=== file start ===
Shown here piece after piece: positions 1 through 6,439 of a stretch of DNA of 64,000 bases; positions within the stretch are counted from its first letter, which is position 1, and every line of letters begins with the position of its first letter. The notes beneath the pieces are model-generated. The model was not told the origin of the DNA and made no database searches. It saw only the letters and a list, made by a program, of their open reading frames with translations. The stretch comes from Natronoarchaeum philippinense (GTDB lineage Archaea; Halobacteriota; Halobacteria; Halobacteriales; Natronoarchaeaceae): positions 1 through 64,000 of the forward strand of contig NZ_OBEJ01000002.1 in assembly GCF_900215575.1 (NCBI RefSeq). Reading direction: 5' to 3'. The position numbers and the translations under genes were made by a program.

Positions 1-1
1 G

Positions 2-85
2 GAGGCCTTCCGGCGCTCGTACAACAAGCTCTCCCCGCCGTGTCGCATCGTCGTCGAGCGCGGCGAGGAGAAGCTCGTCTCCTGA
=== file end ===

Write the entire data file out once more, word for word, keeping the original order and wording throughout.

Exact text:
Shown here piece after piece: positions 1 through 6,439 of a stretch of DNA of 64,000 bases; positions within the stretch are counted from its first letter, which is position 1, and every line of letters begins with the position of its first letter. The notes beneath the pieces are model-generated. The model was not told the origin of the DNA and made no database searches. It saw only the letters and a list, made by a program, of their open reading frames with translations. The stretch comes from Natronoarchaeum philippinense (GTDB lineage Archaea; Halobacteriota; Halobacteria; Halobacteriales; Natronoarchaeaceae): positions 1 through 64,000 of the forward strand of contig NZ_OBEJ01000002.1 in assembly GCF_900215575.1 (NCBI RefSeq). Reading direction: 5' to 3'. The position numbers and the translations under genes were made by a program.

Positions 1-1
1 G

Positions 2-85
2 GAGGCCTTCCGGCGCTCGTACAACAAGCTCTCCCCGCCGTGTCGCATCGTCGTCGAGCGCGGCGAGGAGAAGCTCGTCTCCTGA